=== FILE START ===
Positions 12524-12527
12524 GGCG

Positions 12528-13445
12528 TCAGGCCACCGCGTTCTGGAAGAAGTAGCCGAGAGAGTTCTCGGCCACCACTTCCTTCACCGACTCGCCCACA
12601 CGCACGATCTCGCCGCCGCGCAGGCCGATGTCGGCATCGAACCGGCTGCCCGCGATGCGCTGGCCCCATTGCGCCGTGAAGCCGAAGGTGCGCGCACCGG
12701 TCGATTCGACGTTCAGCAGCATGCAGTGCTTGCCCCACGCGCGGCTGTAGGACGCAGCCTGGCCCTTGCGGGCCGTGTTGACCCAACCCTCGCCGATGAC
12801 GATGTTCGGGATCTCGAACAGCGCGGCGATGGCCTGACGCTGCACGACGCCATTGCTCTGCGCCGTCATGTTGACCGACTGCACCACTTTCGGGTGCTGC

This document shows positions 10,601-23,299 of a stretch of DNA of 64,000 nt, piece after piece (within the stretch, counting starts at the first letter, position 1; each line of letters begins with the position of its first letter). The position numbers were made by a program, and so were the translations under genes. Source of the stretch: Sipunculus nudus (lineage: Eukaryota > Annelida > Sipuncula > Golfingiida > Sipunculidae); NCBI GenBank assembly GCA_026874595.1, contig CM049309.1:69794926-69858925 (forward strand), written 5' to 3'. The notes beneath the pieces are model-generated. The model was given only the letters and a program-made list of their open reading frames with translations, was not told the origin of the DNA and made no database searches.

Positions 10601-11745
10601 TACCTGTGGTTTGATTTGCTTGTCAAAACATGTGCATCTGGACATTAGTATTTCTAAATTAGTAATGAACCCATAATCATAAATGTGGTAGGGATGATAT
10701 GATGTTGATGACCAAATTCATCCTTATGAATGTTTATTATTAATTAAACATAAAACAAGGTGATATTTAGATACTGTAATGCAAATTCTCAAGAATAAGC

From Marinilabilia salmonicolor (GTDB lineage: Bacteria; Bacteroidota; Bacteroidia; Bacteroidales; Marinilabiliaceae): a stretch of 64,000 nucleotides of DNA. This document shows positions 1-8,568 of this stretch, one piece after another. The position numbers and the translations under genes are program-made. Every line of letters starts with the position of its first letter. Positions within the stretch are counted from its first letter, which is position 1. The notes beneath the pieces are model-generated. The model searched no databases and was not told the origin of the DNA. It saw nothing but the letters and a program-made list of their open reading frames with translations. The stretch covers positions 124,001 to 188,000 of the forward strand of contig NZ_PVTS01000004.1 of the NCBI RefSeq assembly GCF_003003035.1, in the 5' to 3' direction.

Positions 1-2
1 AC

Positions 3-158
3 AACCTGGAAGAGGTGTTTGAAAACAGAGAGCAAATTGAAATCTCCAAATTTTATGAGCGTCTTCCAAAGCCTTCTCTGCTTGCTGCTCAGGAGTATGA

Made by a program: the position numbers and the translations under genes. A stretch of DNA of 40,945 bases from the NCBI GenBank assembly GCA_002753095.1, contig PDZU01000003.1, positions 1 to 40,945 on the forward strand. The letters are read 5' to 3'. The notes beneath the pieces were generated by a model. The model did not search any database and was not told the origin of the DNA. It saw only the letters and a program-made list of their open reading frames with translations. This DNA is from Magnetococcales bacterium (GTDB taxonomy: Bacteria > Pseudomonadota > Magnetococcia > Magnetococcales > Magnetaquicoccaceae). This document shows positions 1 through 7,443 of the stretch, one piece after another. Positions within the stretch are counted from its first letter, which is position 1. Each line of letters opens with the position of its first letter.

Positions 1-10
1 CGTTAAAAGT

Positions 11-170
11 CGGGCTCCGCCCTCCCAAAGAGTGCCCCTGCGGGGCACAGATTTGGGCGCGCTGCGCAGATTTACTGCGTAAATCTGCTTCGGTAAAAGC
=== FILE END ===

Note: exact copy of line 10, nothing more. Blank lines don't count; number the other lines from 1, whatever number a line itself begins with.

10601 TACCTGTGGTTTGATTTGCTTGTCAAAACATGTGCATCTGGACATTAGTATTTCTAAATTAGTAATGAACCCATAATCATAAATGTGGTAGGGATGATAT